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This kind of conduct naturally produced embarrassments, and from 1793 they followed in a continued series, till, notwithstanding his sudden and frequent excursions into the country, hewas, according to his expectation, secured within the rules of the King's Bench.

"Sunk in this barathrum, or cavern of misery, he had the fullest latitude for indulging the influence of rude will;-surrounded by the very lowest of the low, by dissipation and indolence;" p. 41. "yet even here he could earn four guineas per day and his drink; which last was no inconsiderable article for George, who used to tipple and paint alternately." p. 42.

Morland was in his temper, peevish, fretful, and vindictive; vices not unaccompanied by pride, which in many instances suffered unexpected and provoking mortification: and though it was notorious that he was in confinement, yet would he, by the permission of a day rule, ride from house to house in the country round London, where he would strenuously," but not always effectually, contradict the reports of his imprisonment." p. 43.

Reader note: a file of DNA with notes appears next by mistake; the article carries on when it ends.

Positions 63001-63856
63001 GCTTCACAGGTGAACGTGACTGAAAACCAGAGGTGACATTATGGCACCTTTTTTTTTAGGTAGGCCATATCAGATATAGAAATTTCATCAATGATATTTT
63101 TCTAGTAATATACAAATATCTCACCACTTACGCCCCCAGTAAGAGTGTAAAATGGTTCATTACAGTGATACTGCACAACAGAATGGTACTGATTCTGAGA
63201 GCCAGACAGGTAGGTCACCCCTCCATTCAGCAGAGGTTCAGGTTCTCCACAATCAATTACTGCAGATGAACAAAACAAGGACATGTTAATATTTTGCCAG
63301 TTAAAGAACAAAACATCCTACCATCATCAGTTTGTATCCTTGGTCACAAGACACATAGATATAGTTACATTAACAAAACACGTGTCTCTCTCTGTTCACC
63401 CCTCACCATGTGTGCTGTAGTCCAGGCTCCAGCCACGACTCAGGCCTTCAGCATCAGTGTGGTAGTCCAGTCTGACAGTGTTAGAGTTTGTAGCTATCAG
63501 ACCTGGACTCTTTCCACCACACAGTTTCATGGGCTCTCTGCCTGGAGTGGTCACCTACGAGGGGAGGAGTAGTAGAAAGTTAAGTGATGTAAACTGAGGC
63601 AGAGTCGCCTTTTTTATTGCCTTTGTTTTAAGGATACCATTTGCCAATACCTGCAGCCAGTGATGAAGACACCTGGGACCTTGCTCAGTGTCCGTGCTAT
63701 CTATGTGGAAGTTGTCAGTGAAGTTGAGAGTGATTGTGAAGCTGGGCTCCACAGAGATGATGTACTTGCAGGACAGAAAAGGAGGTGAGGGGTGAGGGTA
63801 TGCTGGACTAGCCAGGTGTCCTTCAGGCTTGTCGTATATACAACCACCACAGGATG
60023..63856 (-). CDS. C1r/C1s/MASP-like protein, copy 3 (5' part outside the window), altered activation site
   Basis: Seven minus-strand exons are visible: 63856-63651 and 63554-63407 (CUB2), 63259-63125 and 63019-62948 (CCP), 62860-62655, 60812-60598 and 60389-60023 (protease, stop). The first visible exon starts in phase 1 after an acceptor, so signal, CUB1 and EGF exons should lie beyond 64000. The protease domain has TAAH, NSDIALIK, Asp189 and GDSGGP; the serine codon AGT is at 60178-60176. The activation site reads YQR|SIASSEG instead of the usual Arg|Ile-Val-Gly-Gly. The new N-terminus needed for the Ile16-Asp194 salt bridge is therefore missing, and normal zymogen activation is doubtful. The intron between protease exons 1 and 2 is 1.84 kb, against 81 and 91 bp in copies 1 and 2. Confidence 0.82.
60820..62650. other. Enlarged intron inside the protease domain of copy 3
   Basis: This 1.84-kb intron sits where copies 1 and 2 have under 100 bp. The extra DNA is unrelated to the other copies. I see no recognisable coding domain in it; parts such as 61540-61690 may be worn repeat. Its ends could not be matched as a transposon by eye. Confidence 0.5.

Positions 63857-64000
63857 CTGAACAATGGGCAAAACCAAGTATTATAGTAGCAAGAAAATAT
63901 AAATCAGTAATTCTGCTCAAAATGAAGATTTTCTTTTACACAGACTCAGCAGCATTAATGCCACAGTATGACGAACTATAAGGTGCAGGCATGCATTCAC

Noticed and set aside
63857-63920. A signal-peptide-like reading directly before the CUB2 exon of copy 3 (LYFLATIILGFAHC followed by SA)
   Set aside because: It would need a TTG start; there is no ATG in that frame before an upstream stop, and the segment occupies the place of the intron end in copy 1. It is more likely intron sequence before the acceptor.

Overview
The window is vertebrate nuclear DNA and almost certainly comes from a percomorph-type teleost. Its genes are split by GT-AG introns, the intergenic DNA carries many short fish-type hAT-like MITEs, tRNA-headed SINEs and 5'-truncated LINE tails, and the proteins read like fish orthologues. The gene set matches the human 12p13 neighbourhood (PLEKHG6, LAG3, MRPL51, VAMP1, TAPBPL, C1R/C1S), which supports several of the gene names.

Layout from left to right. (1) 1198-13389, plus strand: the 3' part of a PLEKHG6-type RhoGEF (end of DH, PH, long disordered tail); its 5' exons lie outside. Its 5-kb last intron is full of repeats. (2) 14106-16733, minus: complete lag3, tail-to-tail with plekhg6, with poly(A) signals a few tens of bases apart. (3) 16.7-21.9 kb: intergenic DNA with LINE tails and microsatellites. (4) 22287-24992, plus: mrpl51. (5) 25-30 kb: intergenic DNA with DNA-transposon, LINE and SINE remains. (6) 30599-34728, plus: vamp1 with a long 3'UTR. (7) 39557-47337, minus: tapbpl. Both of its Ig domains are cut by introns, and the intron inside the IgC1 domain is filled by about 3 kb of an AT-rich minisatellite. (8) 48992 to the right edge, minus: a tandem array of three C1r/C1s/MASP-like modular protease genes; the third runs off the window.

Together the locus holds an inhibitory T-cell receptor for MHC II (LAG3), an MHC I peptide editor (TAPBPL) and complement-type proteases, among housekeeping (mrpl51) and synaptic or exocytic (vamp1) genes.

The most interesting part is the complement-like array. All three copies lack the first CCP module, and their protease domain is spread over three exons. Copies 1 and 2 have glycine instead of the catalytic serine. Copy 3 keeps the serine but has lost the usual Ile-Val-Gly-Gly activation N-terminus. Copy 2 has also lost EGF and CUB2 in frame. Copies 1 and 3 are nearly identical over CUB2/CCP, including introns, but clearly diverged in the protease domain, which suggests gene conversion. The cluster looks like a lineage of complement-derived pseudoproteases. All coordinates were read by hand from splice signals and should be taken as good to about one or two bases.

He was so void of courage, that as we have already observed, he never ventured to face a bull; and Mr. Hassell refutes a story which had been told of him, respecting his painting the portrait of his dead child; by affirming, first, that he never had a child; and, secondly, that nobody, acquainted with his timidity, could suppose, that he would enter a room where he knew there was a corpse.

Some persons are apt to quote a proverb, from which they would infer the possibility of a dissipated individual being 'no man's enemy but his own:' that such a character can exist we do not believe; but, if it ever did exist, the hero of this performance was not that character. We find, by Mr. Hassell's account, that Mr. Irvine, an early acquaintance of Morland, in a very short space of time finished his career in this world; and was, to use the expression of Morland himself, the first man he ever killed by liquor. Another is mentioned in the note to